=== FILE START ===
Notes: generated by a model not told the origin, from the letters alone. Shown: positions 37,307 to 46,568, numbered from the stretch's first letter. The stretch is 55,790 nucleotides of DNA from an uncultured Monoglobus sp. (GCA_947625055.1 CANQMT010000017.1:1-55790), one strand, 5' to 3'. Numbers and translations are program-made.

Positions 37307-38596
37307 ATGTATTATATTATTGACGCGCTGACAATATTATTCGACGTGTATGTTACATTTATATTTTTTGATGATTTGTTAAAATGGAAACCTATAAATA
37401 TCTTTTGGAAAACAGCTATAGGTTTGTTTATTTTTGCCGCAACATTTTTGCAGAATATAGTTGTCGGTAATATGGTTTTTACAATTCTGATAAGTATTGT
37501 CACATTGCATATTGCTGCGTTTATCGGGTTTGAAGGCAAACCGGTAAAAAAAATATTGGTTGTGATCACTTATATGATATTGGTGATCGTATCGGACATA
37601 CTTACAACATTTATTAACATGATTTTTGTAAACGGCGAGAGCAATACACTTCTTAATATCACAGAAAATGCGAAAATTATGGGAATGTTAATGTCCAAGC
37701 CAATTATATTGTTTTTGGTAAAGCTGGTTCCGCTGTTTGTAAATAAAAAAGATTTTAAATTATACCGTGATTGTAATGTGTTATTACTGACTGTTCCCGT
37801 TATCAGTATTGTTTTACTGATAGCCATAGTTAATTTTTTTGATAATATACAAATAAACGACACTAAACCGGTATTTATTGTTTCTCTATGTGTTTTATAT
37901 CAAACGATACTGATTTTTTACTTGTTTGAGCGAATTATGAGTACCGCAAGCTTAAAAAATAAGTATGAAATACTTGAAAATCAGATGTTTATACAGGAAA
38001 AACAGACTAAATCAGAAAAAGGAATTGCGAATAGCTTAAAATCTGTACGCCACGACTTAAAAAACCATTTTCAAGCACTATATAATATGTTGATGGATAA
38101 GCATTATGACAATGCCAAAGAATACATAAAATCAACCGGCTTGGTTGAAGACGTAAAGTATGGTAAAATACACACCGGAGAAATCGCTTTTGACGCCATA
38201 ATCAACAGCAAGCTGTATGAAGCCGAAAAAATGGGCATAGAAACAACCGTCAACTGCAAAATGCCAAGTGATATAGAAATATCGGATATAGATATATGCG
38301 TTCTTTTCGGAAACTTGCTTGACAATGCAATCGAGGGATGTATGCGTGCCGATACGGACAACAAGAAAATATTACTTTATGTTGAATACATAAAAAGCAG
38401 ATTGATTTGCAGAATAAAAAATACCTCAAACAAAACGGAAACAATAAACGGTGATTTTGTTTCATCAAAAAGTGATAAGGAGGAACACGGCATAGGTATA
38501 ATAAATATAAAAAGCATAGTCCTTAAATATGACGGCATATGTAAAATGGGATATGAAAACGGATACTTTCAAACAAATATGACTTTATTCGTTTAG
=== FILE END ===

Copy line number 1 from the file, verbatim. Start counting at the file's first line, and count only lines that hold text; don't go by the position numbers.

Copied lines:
Notes: generated by a model not told the origin, from the letters alone. Shown: positions 37,307 to 46,568, numbered from the stretch's first letter. The stretch is 55,790 nucleotides of DNA from an uncultured Monoglobus sp. (GCA_947625055.1 CANQMT010000017.1:1-55790), one strand, 5' to 3'. Numbers and translations are program-made.